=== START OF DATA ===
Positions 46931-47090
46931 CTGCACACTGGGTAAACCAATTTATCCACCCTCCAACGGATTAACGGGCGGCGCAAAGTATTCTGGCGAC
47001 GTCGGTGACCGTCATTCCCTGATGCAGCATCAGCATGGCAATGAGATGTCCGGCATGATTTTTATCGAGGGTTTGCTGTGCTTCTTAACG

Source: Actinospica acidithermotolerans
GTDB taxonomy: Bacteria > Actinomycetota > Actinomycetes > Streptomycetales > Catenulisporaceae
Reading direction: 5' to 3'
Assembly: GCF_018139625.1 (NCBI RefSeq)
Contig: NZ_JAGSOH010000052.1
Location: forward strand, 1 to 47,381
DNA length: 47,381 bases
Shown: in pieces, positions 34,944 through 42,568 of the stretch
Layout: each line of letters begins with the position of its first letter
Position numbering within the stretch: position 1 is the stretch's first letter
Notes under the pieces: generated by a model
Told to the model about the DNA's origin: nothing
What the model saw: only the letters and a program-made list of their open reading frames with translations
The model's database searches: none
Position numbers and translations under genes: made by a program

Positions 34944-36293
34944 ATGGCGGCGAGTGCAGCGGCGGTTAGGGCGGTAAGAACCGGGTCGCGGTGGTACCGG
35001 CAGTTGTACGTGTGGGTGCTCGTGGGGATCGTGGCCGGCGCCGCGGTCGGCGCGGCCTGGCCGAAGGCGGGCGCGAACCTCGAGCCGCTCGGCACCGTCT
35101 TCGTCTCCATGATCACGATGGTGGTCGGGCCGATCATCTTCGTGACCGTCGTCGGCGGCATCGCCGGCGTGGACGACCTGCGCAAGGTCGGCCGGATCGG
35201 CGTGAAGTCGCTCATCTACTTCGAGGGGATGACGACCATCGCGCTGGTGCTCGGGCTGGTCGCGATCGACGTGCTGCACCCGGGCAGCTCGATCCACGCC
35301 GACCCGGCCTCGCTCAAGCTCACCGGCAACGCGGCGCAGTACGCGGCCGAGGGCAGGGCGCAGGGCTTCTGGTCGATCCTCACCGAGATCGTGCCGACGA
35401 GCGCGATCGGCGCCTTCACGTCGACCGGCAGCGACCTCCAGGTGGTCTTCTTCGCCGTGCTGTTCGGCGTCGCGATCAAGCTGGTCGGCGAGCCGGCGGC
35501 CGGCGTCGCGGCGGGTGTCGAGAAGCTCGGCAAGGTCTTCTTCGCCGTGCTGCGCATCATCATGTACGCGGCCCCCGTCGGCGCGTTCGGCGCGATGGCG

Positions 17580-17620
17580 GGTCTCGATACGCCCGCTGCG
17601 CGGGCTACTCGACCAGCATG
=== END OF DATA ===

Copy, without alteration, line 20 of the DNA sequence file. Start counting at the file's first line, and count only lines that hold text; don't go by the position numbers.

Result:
34944 ATGGCGGCGAGTGCAGCGGCGGTTAGGGCGGTAAGAACCGGGTCGCGGTGGTACCGG